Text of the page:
First Solar, Revisited

As those following along know, I got back into First Solar Inc. (NASDAQ: FSLR) last month. I first bought into First Solar in July of last year, selling my position in December, for a nice 36% gain, albeit on a very small position. Due to a recent selloff I’ve gotten back in.

I wrote about First Solar last July: Why I Think First Solar Has Upside! Have a look. The basics haven’t changed as far as I’m concerned. So why did I sell First Solar when I did? And why did the price drop so much a few months later?

I sold in December because I’d had a nice run on my position, and I set an automatic limit order to sell, because I felt at the time that if it went up much more, it would be time to take profit and wait for a pullback. I don’t recall exactly where I placed the limit order, perhaps around $62ish. What I didn’t expect was the government to significantly extend the Investment Tax Credit (ITC) out of nowhere. When that was announced I was automatically sold out of my position at pretty much the low of the day, at $63.52. I wasn’t crying too hard, as a 36% gain in 5 months isn’t shabby at all, though eventually the stock traded as high as $74.29 a few months later. I love limit orders, but I wasn’t feeling super great about this one with First Solar in the mid $70’s.

But then again, had I not had it in place, who knows if I would have sold at all? I might not have had the opportunity to use those same funds in the recent harsh downturn in price. I think I’d have sold in the high 60’s, but that’s easy to say looking back at lines on a chart.

On April 27th First Solar reported earnings of $1.66 a share, which handily beat analyst’s expectations of 0.93 cents. Revenue, however, came in under expectations. First Solar peaked at over $74 around a month before earnings, but had fallen to around $61 – $62 when they reported. Also announced was that CEO James Hughes will be stepping down on July 1st, to be replaced by CFO Mark Widmar. James Hughes was apparently hired to whip the company’s technology into shape, which he has undoubtedly done when you look at the recent efficiency improvements in their solar panels. Mark Widmar’s job will be to take those improvements and turn First Solar into an even better money making machine. Though further efficiency improvements will certainly be important for First Solar going forward.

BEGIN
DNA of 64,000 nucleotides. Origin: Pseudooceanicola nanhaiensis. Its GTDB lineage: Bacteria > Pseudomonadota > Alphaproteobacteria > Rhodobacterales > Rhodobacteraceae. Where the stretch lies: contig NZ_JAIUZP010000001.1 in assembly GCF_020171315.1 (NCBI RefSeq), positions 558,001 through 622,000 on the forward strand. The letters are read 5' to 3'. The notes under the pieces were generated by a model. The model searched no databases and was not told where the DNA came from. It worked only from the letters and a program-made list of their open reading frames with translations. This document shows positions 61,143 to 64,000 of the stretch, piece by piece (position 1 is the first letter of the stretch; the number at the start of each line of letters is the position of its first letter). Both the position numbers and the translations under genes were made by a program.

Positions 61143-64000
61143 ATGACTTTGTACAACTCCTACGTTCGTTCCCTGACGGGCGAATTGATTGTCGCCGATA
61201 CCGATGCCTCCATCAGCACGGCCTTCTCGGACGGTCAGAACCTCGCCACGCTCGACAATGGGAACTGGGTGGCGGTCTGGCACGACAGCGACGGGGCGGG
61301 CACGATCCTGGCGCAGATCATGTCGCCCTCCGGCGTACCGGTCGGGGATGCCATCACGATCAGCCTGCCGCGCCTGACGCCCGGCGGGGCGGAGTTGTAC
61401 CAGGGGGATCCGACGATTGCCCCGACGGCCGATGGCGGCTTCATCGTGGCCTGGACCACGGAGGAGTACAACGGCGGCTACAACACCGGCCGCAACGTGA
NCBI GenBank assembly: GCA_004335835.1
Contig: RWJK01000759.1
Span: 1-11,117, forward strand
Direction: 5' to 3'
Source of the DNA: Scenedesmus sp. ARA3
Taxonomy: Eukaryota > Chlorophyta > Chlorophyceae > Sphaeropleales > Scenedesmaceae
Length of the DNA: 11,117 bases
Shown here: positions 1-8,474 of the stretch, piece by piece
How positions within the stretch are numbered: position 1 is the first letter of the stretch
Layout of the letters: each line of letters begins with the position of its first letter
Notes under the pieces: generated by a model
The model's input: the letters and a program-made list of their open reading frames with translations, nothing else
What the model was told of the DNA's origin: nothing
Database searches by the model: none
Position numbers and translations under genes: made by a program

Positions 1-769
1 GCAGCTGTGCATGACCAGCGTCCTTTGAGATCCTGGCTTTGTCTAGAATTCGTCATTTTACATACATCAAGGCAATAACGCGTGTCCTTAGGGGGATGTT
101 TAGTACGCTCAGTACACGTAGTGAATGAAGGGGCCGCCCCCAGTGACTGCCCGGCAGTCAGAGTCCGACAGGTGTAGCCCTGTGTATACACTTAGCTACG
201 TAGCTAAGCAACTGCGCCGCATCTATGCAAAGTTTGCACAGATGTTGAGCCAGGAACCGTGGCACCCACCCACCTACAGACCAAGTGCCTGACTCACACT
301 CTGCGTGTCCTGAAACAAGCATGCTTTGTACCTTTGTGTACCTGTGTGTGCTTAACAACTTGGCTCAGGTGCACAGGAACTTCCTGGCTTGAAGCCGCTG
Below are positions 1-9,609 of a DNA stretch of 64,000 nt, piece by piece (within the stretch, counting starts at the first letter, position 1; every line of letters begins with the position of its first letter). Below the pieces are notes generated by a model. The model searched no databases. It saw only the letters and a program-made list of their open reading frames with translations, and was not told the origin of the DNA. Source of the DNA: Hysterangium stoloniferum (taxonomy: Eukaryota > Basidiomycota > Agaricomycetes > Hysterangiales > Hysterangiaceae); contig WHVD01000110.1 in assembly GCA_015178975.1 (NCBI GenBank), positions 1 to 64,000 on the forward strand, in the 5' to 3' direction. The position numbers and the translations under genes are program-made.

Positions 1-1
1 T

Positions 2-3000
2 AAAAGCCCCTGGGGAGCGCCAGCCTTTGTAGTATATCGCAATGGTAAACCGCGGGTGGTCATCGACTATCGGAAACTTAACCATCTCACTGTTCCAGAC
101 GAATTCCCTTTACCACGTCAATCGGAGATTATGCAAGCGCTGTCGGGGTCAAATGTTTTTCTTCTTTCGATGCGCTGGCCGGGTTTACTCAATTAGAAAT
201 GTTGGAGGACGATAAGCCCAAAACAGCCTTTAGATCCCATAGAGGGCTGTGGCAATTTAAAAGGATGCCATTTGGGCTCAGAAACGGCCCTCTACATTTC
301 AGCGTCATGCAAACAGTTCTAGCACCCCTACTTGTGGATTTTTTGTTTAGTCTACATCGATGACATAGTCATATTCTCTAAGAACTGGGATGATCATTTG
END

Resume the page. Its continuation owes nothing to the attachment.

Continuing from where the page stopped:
Mr. Market didn’t like ANY of this. Over the next few weeks First Solar dropped much further, as low as $46.67, on May 19th. And who do you think was buying? Ok… no surprise if you’re awake while reading this: I was.

This is what I love about the stock market. At some point in March FSLR was worth $74.29. Almost exactly 2 months later, it’s worth $46.67. Can this be rationally explained by investors carefully analyzing First Solar’s future earnings power? A careful consideration of how the company will deploy its resources effect shareholder value? Discounted cash flow analysis? Give me a break. The stock market is as much emotion, feeling, and instinct as anything else, at least in the short term. That’s my current opinion anyway. I don’t see anything changing it anytime soon. Have I discovered one of the secrets to wealth on Wall Street? Buy good companies when others are selling in panic? Is it really that simple? I guess I’ll find out if that’s the case here.

But if you pull back and look at the last 3 or 4 years of price action in First Solar, you see that this is nothing new, not by far. It has large swings up, and large swings down, and back up, that generally lead the stock higher. So following the pattern, I should sell around $74, just to be safe. But I think this is such a good company, so should I sell, especially since the government is trying to encourage this technology? And what about 8point3 Energy Partners (NASDAQ: CAFD)? This YieldCo, another profitable holding of mine, keeps feeding First Solar money, and should continue to buy more and more of FSLR’s projects. First Solar is a very profitable company with a GREAT balance sheet, but it’s being treated like garbage by investors. Keep it up; I’m set to buy more at $42.75!

As always, feel free to look at my portfolio and see how I’m doing. Usually I own or plan to own stock in many of the companies I write about. Please READ MY DISCLIAMER. Make your own decisions, do your own research, and never rely on any single source for information. I am not a financial professional; do not rely on me as such.

Thank you,
Michael, the Stock Picking Bartender,